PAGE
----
De Quincey's Gothic Masquerade

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Rodopi, 2004 - Literary Criticism - 183 pages
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De Quincey's Gothic Masquerade is what has long been needed, a study of Thomas De Quincey's Gothic and Gothic-related texts by a Germanist working on Gothic and specializing in Anglo-German literary relations. Variously identified as Gothic Hero, Gothic Parasite, and author of a Gothick sport, De Quincey is the dark horse of Gothicism, for while his work has, increasingly, been associated with Gothic, not one of the recent companions to Gothic so much as mentions his name. Definitions of what is meant by 'Gothic' have changed, of course, and are still evolving, claiming more territory all the time, but Gothic specialists also have their blind spots, of whom De Quincey is one. One reason for this state of affairs will be the fact that in his work the Gothic is interwoven with the German, to which modern English studies all too often turn a blind eye. In this timely study of his work in relation to Gothic convention the author addresses the question of De Quincey's reputed knowledge of German 'Gothic' Romantic literature and the related question of supposed German influences on his Gothic work, and shows that his fiction is not less but more original than has been thought. The texts examined are those on which, for better or worse, his reputation as a writer both of autobiography and of fiction depends. Focusing on the Gothic takes one to the heart of his literary masquerade, and more especially to the heart of his masked autobiographical enterprise. Gothic, because of its formulaic nature, represents a place where he belongs, a place where his sense of guilt can be seen as part of a wider pattern, thus countering his pariah self-image and enabling him to make some sort of sense of the Gothic ruin of his life. Addressed to all who are interested in De Quincey's work and its place in literary history, and to the many readers in the English and German-speaking worlds who share De Quincey's and the author's enthusiasm for Gothic, this book adds considerably to the scope of De Quincey studies, which it enables to move on from some of the main unanswered questions of the past.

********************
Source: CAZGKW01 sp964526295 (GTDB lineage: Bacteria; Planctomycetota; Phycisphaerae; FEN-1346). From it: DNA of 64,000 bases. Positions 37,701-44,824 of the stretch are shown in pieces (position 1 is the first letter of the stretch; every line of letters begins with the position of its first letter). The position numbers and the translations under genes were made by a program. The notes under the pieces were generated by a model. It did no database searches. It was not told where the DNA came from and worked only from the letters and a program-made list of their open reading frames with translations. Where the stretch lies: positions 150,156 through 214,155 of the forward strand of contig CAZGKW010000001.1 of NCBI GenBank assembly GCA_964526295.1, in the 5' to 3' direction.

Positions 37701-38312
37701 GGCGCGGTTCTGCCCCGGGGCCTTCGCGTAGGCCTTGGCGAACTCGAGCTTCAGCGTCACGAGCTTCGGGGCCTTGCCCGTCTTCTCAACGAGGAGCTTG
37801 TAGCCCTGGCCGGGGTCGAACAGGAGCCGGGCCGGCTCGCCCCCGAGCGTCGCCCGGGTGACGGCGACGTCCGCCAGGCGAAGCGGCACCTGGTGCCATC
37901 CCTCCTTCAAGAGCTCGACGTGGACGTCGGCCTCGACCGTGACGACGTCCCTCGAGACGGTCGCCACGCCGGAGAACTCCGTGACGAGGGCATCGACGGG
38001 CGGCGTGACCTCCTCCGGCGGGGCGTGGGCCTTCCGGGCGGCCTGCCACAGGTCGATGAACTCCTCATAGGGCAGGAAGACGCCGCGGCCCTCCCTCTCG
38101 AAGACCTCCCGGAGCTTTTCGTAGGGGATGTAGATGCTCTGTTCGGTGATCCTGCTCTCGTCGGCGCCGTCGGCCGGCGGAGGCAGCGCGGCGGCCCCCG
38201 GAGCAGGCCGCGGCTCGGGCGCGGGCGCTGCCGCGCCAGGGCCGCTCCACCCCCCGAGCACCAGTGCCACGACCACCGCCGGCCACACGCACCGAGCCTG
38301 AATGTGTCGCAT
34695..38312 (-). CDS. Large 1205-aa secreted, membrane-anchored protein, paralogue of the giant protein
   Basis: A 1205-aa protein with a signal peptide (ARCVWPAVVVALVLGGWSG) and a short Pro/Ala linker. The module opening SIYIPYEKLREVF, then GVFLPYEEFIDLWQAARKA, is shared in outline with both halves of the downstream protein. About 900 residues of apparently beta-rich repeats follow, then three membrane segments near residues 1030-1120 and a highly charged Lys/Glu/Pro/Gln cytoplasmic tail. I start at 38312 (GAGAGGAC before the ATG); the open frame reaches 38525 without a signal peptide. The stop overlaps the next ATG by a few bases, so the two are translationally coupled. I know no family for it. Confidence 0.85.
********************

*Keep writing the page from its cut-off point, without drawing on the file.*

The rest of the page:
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About the author (2004)

Patrick Bridgwater, Emeritus Professor of German in the University of Durham, is known for his books on Anglo-German literary relations, Kafka, Georg Heym, Nietzsche and Schopenhauer. Also published by Rodopi are his Kafka, Gothic and Fairytale (2003) and Kafka's Novels: An Interpretation (2003). He is currently working on a study of the Gothic novel as seen from an Anglo-German perspective.

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